Loaded += (object sender, RoutedEventArgs e) => 
            Debug.WriteLine($"Loaded event on componentWrapperBase.");

        // Assign handler for the Unloaded lifetime event (attached in code-behind).
        Unloaded += (object sender, RoutedEventArgs e) => 
            Debug.WriteLine($"Unloaded event on componentWrapperBase.");
    }
}

/* Output:
Initialized event on textBox1.
Initialized event on textBox2.
Initialized event on componentWrapperBase.
Initialized event on componentWrapper.
Initialized event on outerStackPanel.

Loaded event on outerStackPanel.
Loaded event on componentWrapperBase.
Loaded event on componentWrapper.
Loaded event on textBox1.
Loaded event on textBox2.

Unloaded event on outerStackPanel.
Unloaded event on componentWrapperBase.
Unloaded event on componentWrapper.
Unloaded event on textBox1.
Unloaded event on textBox2.
*/
Partial Public Class MainWindow
    Inherits Window

    Public Sub New()
        InitializeComponent()
    End Sub

    ' Handler for the Initialized lifetime event (attached in XAML).
    Private Sub InitHandler(sender As Object, e As EventArgs)
        Debug.WriteLine($"Initialized event on {CType(sender, FrameworkElement).Name}.")
    End Sub

    ' Handler for the Loaded lifetime event (attached in XAML).
    Private Sub LoadHandler(sender As Object, e As RoutedEventArgs)
        Debug.WriteLine($"Loaded event on {CType(sender, FrameworkElement).Name}.")
    End Sub

    ' Handler for the Unloaded lifetime event (attached in XAML).
    Private Sub UnloadHandler(sender As Object, e As RoutedEventArgs)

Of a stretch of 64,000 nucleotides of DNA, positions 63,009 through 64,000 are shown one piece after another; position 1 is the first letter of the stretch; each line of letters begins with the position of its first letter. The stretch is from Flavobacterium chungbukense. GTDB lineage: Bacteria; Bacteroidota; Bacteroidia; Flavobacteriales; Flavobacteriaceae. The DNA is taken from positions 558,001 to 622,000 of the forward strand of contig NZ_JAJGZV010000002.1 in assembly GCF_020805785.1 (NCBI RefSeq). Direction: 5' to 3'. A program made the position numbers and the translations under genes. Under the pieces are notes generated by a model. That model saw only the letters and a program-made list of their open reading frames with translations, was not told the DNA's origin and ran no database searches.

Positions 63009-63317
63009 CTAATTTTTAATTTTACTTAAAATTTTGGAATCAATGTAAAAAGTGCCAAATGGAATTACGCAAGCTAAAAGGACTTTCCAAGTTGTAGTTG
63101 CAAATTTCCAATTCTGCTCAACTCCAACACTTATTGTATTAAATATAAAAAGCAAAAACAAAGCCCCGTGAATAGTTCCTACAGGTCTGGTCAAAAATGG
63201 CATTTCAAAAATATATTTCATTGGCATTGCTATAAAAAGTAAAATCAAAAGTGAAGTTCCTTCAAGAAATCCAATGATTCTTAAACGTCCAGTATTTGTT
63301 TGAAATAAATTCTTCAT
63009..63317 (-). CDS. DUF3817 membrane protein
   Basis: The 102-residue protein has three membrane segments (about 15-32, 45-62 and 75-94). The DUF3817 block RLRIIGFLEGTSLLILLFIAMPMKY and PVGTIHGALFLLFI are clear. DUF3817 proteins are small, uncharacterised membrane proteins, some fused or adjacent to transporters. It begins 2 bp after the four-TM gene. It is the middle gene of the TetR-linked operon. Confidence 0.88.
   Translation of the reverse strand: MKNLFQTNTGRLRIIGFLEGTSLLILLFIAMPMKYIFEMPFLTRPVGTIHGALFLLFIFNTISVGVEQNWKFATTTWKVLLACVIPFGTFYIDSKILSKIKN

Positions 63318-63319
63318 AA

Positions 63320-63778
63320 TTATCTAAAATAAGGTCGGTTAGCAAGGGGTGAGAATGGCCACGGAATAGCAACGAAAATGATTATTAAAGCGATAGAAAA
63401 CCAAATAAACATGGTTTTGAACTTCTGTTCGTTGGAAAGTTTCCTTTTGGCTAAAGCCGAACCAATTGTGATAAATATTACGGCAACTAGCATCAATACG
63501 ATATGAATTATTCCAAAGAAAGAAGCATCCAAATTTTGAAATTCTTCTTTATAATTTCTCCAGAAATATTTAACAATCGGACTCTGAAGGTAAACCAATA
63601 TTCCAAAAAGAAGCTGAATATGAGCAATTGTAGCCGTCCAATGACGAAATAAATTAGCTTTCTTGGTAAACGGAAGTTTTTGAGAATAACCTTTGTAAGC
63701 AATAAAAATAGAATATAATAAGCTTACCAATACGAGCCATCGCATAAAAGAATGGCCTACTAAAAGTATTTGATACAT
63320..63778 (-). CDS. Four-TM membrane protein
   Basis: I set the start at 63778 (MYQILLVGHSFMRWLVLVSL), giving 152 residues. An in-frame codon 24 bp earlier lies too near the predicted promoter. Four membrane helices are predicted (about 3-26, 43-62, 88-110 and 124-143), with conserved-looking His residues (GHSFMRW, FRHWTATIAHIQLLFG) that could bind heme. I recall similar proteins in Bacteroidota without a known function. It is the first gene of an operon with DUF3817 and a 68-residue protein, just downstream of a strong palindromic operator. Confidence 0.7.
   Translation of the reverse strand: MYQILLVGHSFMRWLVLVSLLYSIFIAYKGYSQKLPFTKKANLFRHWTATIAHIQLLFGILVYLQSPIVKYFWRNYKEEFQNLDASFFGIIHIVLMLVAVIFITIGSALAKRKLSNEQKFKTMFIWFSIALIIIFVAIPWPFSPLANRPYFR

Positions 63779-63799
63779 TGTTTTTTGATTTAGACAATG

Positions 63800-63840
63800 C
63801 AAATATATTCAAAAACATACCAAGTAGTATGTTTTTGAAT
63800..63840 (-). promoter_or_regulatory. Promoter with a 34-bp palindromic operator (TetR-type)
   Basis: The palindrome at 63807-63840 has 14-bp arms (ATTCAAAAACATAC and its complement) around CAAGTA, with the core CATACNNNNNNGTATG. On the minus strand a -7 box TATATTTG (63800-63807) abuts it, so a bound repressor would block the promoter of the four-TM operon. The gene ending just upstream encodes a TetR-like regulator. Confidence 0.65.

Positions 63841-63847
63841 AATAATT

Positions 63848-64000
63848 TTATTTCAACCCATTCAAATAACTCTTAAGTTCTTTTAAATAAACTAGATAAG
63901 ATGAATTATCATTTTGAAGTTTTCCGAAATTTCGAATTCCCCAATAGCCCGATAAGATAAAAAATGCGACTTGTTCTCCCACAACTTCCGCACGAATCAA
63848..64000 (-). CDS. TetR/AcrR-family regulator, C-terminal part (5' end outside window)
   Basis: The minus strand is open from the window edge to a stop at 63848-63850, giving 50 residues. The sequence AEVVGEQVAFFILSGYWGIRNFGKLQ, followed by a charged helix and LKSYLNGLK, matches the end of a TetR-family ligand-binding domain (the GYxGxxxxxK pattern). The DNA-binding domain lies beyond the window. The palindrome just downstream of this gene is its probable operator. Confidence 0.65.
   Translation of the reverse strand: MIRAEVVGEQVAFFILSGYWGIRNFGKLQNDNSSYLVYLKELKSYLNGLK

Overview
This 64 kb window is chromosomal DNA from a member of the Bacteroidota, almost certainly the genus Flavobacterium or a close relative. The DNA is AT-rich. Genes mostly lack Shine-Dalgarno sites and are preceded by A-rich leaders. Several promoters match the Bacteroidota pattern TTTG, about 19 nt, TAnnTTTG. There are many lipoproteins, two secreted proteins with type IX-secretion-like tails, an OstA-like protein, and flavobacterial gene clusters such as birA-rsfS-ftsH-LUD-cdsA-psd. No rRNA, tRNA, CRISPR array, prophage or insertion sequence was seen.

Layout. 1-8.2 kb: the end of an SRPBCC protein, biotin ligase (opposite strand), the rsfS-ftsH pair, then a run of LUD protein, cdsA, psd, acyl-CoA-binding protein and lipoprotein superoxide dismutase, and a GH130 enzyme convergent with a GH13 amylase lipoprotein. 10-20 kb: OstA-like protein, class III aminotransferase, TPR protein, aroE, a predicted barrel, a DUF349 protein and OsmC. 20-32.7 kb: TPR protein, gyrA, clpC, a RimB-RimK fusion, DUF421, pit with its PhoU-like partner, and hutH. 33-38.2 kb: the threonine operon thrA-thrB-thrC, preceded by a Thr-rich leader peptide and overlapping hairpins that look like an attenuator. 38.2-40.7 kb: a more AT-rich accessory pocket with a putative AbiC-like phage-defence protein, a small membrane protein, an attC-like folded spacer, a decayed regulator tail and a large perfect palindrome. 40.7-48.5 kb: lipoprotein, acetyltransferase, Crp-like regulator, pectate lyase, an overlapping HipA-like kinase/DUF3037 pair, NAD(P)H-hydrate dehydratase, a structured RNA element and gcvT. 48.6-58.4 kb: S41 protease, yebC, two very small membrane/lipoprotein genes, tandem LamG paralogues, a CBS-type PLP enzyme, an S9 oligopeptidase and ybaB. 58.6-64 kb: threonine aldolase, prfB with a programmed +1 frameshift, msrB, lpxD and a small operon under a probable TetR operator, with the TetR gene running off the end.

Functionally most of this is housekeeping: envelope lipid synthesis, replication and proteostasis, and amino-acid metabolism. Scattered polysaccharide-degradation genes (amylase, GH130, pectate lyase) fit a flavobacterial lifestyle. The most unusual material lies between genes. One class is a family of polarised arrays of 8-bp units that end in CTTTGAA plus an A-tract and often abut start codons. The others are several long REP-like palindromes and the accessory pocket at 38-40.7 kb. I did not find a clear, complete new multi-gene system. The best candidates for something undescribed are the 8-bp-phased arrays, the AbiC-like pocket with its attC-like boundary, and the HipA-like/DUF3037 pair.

Debug.WriteLine($"Unloaded event on {CType(sender, FrameworkElement).Name}.")
    End Sub

    Private Sub Button_Click(sender As Object, e As RoutedEventArgs)
        ' Remove nested controls.
        canvas.Children.Clear()
    End Sub
End Class

' Custom control.
Public Class ComponentWrapper
    Inherits ComponentWrapperBase
End Class

' Custom base control.
Public Class ComponentWrapperBase
    Inherits StackPanel

    Public Sub New()
        ' Attach handlers for the lifetime events.
        AddHandler Initialized, AddressOf InitHandler
        AddHandler Loaded, AddressOf LoadHandler
        AddHandler Unloaded, AddressOf UnloadHandler
    End Sub

    ' Handler for the Initialized lifetime event (attached in code-behind).
    Private Sub InitHandler(sender As Object, e As EventArgs)
        Debug.WriteLine("Initialized event on componentWrapperBase.")
    End Sub

    ' Handler for the Loaded lifetime event (attached in code-behind).
    Private Sub LoadHandler(sender As Object, e As RoutedEventArgs)
        Debug.WriteLine("Loaded event on componentWrapperBase.")
    End Sub

    ' Handler for the Unloaded lifetime event (attached in code-behind).
    Private Sub UnloadHandler(sender As Object, e As RoutedEventArgs)
        Debug.WriteLine("Unloaded event on componentWrapperBase.")
    End Sub
End Class

'Output:
'Initialized event on textBox1.
'Initialized event on textBox2.
'Initialized event on componentWrapperBase.
'Initialized event on componentWrapper.
'Initialized event on outerStackPanel.

'Loaded event on outerStackPanel.
'Loaded event on componentWrapperBase.
'Loaded event on componentWrapper.
'Loaded event on textBox1.
'Loaded event on textBox2.

'Unloaded event on outerStackPanel.
'Unloaded event on componentWrapperBase.
'Unloaded event on componentWrapper.
'Unloaded event on textBox1.
'Unloaded event on textBox2.

The program output shows the order of invocation of Initialized, Loaded, and Unloaded lifetime events on each tree object. Those events are described in the following sections, in the order that they're raised on each tree object.

Initialized lifetime event

The WPF event system raises the Initialized event on an element: